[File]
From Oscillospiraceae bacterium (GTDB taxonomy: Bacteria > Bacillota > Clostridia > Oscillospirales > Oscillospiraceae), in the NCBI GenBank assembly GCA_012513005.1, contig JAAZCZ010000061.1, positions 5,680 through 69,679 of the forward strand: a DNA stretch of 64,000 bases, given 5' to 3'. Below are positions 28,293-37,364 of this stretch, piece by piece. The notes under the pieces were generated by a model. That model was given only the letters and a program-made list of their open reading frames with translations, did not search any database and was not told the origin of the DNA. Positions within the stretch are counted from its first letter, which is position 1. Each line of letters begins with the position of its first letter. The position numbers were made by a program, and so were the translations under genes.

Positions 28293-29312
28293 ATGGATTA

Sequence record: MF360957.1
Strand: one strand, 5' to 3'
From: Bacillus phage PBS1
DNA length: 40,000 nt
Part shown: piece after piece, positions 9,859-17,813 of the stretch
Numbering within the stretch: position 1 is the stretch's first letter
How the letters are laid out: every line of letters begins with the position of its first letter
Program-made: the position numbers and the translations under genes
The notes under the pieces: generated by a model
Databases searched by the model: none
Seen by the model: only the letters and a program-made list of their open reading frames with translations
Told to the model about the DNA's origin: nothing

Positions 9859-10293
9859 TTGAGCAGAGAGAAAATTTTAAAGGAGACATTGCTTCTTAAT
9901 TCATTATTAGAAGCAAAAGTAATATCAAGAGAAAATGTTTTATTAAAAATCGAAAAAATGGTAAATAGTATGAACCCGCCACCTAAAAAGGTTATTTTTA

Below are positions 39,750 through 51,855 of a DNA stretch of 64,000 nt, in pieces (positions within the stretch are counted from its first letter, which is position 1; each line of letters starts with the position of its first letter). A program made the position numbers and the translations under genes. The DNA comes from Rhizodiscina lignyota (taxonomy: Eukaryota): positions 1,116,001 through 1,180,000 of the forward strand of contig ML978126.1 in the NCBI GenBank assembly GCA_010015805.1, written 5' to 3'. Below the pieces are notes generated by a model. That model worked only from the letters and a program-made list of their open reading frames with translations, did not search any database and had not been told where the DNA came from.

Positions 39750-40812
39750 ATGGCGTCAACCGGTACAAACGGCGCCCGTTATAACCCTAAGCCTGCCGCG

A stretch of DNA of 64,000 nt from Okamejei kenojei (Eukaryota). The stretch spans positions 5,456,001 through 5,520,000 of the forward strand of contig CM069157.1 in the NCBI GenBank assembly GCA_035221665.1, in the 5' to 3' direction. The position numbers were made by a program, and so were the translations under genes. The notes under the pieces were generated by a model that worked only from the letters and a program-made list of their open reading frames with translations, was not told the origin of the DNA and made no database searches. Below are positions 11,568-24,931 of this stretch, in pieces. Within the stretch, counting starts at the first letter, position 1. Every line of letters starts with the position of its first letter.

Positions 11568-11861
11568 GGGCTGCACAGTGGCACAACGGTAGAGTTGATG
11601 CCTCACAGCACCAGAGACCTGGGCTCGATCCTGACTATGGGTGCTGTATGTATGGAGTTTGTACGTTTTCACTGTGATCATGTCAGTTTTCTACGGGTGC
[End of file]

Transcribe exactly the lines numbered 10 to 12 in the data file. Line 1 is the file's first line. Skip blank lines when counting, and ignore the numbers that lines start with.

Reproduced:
How the letters are laid out: every line of letters begins with the position of its first letter
Program-made: the position numbers and the translations under genes
The notes under the pieces: generated by a model